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Under Revised SB 276, public health staff still make the final medical vaccine exemption decisions, and they still will reject all broader than CDC guideline-based exemptions

Under Revised SB 276, public health staff still make the final medical vaccine exemption decisions, and they still will reject all broader than CDC guideline-based exemptions

Until the June 17th Amendment, the biggest knock against SB 276 was that it put medical vaccine exemptions decisions in the hands of state public health officials. That even bothered the Governor (for one day anyway), and it seems to be concerning to the members of the Medical Board.

The revised bill creates the illusion of fixing that problem, by allowing physicians to submit what is called a “vaccine exemption certification” which on its face purports to be an operational exemption from vaccines. But it really isn’t. None of the exemptions written beyond CDC guidelines will go into effect, because the revised bill allows low level public health staff to review any medical exemption and rescind it if doesn’t comport with CDC guidelines.

Here is how it works under the proposed bill and why none of the medical exemption certifications based on broader than CDC contraindications will survive (and neither will the physicians who are brave enough to write them).

After an exemption certification is filed (under penalties of perjury), it can be reviewed at any time by a health official per:

“(8) Notwithstanding any other provision of this subdivision, a clinically trained immunization program staff member may review any exemption in the CAIR as necessary to protect public health.”

Assuming there are any physicians still writing exemptions when the bill’s proposed mechanism comes into effect on January 1, 2021 (and I don’t think there will be, because the elimination of these physicians is the real purpose of the amended bill), these exemption writing physicians are known and will be red flagged by the “clinically trained immunization program staff member” (notice it doesn’t say a licensed medical doctor).

What are these clinically trained folks looking for? The bill spells it out:

“(3) (A) The department shall identify those medical exemption forms that do not meet applicable CDC, ACIP, or AAP criteria for appropriate medical exemptions. The department may contact the primary care physician and surgeon or issuing physician and surgeon to request additional information to support the medical exemption.”

How will the public health department evaluate the additional information concerning non-compliant CDC et al based exemptions?

“B) Notwithstanding subparagraph (A), the department, based on the medical discretion of the clinically trained immunization staff member, may accept a medical exemption that is based on other contraindications or precautions, including consideration of family medical history, if the issuing physician and surgeon provides written documentation to support the medical exemption that is consistent with the relevant standard of care.”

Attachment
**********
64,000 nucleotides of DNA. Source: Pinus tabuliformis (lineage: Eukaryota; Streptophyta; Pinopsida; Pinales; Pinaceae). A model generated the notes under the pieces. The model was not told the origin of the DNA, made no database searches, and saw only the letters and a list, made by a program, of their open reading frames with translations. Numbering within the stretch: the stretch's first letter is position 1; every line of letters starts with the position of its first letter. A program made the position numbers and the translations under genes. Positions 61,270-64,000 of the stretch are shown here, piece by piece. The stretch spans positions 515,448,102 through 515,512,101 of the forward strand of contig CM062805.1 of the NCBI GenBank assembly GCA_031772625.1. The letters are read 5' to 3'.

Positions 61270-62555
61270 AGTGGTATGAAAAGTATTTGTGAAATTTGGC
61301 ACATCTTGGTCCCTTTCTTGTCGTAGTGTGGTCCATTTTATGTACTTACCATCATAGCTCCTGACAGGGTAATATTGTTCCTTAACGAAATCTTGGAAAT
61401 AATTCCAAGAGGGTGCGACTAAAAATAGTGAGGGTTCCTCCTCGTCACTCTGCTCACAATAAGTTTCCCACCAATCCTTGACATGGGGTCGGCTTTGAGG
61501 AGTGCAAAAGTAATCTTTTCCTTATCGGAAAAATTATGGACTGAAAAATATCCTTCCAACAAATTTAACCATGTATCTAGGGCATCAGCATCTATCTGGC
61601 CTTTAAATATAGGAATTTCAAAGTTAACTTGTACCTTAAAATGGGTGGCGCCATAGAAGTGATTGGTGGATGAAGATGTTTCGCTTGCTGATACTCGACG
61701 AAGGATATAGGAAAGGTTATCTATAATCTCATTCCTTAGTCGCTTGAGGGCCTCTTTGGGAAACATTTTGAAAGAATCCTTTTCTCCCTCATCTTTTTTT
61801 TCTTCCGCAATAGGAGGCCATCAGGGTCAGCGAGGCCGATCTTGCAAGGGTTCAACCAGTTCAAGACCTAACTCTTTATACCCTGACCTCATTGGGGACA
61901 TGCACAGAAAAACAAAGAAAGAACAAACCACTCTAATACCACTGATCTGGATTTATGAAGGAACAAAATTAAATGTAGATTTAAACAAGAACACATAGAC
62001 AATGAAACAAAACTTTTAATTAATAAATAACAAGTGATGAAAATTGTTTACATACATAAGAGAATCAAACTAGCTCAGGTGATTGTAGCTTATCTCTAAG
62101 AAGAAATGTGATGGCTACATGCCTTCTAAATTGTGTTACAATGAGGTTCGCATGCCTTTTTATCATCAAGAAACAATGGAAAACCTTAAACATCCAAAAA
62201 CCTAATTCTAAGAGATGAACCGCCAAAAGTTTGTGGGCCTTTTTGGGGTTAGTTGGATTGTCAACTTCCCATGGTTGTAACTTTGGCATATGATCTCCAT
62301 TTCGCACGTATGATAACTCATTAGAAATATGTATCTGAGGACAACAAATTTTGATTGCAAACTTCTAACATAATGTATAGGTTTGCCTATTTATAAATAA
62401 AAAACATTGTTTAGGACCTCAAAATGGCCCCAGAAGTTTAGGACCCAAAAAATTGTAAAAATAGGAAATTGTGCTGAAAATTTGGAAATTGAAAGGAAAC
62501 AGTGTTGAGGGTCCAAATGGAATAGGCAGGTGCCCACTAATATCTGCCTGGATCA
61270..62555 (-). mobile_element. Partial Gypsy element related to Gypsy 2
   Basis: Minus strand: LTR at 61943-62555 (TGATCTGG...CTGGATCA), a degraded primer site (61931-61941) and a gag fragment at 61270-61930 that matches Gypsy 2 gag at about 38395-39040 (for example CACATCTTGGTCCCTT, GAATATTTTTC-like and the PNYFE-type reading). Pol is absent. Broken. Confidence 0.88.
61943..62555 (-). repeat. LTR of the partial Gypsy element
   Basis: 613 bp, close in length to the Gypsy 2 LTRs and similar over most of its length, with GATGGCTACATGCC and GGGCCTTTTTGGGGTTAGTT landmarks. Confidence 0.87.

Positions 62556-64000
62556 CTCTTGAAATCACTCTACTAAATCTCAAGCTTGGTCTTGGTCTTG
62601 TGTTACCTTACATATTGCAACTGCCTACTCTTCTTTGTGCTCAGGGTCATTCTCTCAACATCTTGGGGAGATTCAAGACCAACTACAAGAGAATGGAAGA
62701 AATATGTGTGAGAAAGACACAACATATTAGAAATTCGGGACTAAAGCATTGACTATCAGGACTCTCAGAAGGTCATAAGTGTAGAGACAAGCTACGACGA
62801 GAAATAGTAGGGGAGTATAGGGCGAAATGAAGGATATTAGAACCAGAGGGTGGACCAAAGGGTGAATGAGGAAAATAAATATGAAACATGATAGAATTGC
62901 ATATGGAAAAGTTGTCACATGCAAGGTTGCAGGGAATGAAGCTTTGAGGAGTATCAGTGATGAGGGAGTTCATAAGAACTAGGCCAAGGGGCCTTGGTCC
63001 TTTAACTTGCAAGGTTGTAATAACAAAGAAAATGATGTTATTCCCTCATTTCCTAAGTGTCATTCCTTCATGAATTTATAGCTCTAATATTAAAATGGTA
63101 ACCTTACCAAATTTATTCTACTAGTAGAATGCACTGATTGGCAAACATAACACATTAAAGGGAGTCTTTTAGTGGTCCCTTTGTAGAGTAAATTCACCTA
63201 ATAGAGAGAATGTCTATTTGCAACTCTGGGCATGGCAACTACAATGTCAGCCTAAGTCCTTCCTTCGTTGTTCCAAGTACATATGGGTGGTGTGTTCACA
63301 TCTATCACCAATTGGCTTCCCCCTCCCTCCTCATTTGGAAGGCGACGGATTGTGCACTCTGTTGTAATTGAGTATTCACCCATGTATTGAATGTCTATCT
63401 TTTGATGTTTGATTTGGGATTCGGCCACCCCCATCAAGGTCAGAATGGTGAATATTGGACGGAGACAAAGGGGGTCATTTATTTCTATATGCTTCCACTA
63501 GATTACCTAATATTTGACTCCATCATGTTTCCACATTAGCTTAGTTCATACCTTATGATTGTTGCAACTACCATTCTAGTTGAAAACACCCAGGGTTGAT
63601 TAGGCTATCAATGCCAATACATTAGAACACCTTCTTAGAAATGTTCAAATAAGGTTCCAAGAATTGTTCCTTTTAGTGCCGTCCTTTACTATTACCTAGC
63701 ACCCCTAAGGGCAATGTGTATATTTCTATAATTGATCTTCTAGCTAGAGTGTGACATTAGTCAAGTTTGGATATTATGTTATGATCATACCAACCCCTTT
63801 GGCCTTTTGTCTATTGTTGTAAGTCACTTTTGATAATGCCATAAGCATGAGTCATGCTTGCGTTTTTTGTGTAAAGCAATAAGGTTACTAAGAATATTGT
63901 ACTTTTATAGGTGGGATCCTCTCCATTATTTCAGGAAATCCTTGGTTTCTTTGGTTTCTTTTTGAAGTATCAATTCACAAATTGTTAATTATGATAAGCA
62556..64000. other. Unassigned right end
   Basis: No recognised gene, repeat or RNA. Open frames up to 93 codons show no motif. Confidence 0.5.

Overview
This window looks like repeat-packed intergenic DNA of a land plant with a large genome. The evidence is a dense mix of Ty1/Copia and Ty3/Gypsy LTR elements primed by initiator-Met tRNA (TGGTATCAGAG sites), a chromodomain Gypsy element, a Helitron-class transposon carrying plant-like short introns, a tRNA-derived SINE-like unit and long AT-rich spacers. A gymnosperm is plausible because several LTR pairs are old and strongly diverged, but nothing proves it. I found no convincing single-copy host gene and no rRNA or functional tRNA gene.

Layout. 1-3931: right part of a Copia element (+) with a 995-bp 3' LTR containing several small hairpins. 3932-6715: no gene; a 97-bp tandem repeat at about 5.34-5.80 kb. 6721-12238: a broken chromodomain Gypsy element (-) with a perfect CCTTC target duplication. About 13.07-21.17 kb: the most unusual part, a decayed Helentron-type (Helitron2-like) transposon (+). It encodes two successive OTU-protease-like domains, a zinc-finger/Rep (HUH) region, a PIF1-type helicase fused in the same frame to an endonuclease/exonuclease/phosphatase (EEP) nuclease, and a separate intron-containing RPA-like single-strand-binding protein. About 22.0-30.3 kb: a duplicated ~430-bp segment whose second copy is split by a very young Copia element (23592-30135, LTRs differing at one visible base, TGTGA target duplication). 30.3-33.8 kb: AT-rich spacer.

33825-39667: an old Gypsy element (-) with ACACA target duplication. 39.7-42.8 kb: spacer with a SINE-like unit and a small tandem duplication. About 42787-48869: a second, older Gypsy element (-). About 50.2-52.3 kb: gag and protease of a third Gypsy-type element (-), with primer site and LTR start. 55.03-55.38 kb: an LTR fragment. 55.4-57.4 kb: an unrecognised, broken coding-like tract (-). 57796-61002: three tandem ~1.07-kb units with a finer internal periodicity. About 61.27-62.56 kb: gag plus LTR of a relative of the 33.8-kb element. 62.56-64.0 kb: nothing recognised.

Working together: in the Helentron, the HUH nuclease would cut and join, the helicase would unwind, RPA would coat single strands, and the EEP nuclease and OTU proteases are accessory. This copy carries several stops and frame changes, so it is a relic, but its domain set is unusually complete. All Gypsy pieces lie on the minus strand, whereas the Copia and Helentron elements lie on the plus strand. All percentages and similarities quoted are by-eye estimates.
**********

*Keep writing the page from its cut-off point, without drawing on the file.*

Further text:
I do not think these clinically trained staff will conclude that there is sufficient “written documentation” to support these broader than CDC exemptions under the conventional standard of care employed by most physicians, and hence, all these exemptions will be denied.

The good news (tacticly) is that this subsection makes it clear that the ultimately authority on medical exemptions is the public health department, based on the “medical discretion” of these low level staffers.



And by the way, there are really two standards of care for vaccine medical exemptions

My view is that there are two standards of care for medical vaccine exemption, the conventional one, which I understand this subsection is referring to, and an alternative standard of care, which is used by the exemption writing physicians under attack. This alternative standard of care was endorsed by Senator Pan in his push to pass SB 277 (See my prior post discussing what he said:

Moreover (and as discussed in a bit), an alternative standard of care is recognized by California physician regulation law.

In my case against the San Francisco City Attorney, I am asking the court to recognize the right of people like you to receive a vaccine medical exemption based on this alternative standard of care, but it might be a good thing to bring up at the hearing tomorrow.

To avoid you having to wade through my 30-page complaint, here’s what I said:


1. Plaintiff repeats and realleges the allegations set forth in paragraphs 1 – 73 above.
2. California citizens have a right to receive unconventional medical care and advice from California licensed physicians Bus. & Prof. Code section 2234.1, and that includes medical advice and services concerning childhood vaccines. The rationale being, per Section 2234.1(c), ”Since the National Institute of Medicine has reported that it can take up to 17 years for a new best practice to reach the average physician and surgeon, it is prudent to give attention to new developments not only in general medical care but in the actual treatment of specific diseases, particularly those that are not yet broadly recognized in California.”